My First Masters Module "Normal Childbirth"

September 2022 started my journey to my masters degree. I chose to complete this as a part time student, with the expectation of completing 6-10 hours a week, and distance learning, meaning that the majority of the course is completed online and can be done flexibly. Unlike a lot of people, I loved the teaching method delivered during the first lockdown in the Covid-19 pandemic. I enjoyed being able to work around daily life and being able to spend time outside mid-day and study at night worked perfectly for me. 

Before I started, I was very impressed by the level of organisation from Anglia Ruskin University. Whether it was that it really was on point, or simply the fact that I compared it to the dreadful experience at the University of Nottingham. Regardless, I received rapid responses to questions and emails, regular updates in advance and easy to follow instructions to complete registration and open different accounts. It was great and honestly, pretty flawless. 

The week before the module officially started, the module was released on the portal used, Canvas. It was really nice to see everything and whilst it was a little difficult to navigate initially, it had a lot of information available and I loved that it was available in advance. 

The first week was a simple introduction, not only to the module but to the course and there were multiple tours of the different systems. I was really impressed because having become accustomed to slow systems, unknowledgeable facilitators and a whole range of technological incompetence, the whole morning went without a hitch.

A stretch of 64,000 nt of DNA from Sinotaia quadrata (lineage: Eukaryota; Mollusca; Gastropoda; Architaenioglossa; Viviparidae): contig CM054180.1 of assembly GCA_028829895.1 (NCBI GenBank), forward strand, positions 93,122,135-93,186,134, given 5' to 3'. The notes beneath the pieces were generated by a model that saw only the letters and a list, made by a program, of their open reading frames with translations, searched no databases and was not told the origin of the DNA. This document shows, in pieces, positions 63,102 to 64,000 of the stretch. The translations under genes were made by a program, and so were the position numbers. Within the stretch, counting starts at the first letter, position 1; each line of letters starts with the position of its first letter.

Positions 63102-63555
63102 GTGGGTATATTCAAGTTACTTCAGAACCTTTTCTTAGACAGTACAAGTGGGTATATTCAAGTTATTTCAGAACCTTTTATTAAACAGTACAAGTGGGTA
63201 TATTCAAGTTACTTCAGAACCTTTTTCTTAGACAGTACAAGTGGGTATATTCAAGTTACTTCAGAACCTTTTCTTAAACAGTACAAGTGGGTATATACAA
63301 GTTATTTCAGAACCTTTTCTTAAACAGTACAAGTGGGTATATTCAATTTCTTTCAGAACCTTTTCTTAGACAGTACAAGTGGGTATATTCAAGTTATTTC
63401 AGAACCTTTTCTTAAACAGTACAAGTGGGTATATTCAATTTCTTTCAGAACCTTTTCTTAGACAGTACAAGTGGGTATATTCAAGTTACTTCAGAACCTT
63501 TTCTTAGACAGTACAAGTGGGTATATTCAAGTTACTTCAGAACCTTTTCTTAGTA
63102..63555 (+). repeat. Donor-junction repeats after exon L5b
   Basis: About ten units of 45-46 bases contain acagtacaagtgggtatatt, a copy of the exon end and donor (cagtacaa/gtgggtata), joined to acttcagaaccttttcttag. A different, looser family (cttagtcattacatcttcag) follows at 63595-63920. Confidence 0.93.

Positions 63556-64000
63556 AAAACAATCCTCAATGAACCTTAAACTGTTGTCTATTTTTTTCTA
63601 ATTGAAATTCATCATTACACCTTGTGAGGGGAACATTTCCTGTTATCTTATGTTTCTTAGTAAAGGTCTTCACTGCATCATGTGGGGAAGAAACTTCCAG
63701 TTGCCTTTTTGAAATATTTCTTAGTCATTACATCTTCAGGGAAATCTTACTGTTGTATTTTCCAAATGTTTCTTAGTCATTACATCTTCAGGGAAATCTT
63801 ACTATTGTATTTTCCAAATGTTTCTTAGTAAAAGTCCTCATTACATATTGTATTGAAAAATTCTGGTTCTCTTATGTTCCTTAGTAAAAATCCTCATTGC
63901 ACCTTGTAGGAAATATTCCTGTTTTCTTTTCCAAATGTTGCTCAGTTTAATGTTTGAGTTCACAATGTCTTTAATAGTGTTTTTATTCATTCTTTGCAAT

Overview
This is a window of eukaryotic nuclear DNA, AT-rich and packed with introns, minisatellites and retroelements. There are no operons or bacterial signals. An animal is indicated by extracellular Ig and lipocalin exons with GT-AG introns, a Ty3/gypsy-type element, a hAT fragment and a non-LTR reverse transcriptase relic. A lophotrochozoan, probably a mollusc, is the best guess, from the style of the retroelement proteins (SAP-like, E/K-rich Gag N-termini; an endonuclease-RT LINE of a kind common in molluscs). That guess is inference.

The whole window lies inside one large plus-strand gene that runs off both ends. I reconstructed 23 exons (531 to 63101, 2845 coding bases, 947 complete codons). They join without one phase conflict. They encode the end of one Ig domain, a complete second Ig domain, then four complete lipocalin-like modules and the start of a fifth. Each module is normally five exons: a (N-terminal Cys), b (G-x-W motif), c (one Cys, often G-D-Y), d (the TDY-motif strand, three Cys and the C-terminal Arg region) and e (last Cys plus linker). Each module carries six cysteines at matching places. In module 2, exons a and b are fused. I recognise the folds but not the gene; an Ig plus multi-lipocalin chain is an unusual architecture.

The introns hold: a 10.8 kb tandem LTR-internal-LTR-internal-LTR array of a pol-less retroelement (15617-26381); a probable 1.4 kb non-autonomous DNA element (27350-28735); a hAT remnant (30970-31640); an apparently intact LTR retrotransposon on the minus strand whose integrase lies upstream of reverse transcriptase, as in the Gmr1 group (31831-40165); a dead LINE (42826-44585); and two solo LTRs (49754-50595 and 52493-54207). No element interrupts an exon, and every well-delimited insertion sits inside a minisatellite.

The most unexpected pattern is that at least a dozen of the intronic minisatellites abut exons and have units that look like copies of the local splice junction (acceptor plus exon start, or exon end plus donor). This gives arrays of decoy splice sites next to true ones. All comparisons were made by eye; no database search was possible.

Teaching methods were really varied which enables a variety of different media’s and types of learning. Each week is a different topic with reading, lots of articles and research, videos, podcasts, images and more. It’s so varied and whilst I personally tended to complete everything available and recommended, it did repeat somewhat so you could pick and choose the method of preference. On top of that, there was an alongside live study discussion and presentation. Often this was with guest speakers, but all were recorded which allows the sessions to be watched back, but also completed flexibly, at times that worked around my own schedule. I only managed to attend 3 sessions live due to work conflicts, and whilst I think it would have been nice to have been apart of the discussions, I don’t feel I missed on the content as such. 

The actual module was really interesting. I thought “Normal Childbirth” would be quite mundane and whilst it was the overall theme, unlike the biological focus of my undergraduate studies, it was more on the clinical elements and discussions regarding how to implement practice changes to improve the care received by women and their families. Topics included things like birth environment, birth partners and eating/drinking in labour. The weekly discussion boards were interesting to read about the variety of practices between trusts and the changes implemented, as well as personal opinions and how individuals have changed practice themselves. 

Overall, I’ve really enjoyed the teaching methods and the passion from the lecturers and guests. I have found it hard at times to stay motivated because of personal reasons, alongside it being very individually led, but I have found have the discussion boards has forced me to complete the work in a timely manner though, because I want to be able to interact with others too. Next week I’ll talk more about the assessment, but I am genuinely excited for the next module.